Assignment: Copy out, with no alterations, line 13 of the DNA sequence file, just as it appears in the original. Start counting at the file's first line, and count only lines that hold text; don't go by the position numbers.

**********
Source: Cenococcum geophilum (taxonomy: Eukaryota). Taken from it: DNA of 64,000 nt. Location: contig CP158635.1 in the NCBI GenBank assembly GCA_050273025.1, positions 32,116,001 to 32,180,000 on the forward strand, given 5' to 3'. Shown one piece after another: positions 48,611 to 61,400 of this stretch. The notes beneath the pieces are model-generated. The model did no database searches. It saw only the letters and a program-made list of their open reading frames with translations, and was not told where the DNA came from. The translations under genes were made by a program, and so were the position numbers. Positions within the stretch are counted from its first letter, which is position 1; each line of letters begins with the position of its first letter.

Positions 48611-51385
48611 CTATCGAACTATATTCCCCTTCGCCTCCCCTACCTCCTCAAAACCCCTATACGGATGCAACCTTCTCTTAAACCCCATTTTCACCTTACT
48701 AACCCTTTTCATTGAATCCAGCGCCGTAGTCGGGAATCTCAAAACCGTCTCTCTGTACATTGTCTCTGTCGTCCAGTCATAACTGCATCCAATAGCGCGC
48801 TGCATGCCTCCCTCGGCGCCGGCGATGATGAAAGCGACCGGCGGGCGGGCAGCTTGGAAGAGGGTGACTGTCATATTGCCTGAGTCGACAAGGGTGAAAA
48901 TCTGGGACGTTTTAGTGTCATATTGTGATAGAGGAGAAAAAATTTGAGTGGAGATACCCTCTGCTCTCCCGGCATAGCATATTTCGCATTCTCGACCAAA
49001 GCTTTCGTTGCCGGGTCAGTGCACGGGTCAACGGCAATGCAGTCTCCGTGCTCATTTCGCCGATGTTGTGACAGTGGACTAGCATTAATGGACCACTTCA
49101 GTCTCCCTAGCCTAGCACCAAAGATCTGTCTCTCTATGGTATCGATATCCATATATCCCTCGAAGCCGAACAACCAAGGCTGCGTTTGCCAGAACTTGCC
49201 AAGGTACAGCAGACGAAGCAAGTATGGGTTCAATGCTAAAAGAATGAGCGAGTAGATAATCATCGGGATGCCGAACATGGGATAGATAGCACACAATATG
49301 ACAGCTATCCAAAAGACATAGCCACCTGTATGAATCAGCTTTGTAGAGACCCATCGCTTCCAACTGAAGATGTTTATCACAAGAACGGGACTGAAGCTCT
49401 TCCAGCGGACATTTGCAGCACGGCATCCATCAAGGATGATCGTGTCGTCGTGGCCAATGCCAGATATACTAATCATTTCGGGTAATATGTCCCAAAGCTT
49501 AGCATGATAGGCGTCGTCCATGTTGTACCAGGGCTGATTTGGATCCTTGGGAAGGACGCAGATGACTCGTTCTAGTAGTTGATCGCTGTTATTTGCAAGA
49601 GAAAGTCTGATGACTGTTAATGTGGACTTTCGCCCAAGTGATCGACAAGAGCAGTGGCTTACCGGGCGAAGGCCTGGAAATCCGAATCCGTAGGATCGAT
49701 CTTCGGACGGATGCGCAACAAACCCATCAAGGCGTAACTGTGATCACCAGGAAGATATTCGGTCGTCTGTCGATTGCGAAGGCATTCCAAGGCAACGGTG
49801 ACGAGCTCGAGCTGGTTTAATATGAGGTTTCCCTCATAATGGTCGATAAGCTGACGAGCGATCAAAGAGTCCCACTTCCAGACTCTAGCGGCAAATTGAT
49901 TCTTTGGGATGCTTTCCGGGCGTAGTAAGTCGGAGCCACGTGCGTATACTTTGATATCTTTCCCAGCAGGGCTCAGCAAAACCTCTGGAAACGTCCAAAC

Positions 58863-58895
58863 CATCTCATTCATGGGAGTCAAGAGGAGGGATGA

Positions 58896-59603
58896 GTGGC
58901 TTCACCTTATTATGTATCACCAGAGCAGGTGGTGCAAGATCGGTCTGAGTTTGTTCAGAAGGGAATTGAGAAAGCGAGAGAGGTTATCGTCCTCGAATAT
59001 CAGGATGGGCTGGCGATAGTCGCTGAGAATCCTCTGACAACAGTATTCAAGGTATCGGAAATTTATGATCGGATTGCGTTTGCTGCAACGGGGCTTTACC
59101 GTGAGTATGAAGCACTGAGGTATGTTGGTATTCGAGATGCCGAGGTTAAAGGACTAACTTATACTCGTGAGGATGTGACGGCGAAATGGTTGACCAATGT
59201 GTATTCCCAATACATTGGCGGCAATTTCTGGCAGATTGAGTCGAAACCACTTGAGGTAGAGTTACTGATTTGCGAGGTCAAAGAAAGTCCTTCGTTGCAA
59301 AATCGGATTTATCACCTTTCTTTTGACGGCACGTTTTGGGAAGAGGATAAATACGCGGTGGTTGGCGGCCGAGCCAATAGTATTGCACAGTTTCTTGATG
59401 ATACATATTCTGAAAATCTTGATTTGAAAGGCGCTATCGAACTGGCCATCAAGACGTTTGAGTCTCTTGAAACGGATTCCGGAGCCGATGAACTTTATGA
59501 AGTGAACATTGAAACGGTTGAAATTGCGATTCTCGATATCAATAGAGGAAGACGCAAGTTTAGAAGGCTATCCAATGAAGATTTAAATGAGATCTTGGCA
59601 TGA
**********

49601 GAAAGTCTGATGACTGTTAATGTGGACTTTCGCCCAAGTGATCGACAAGAGCAGTGGCTTACCGGGCGAAGGCCTGGAAATCCGAATCCGTAGGATCGAT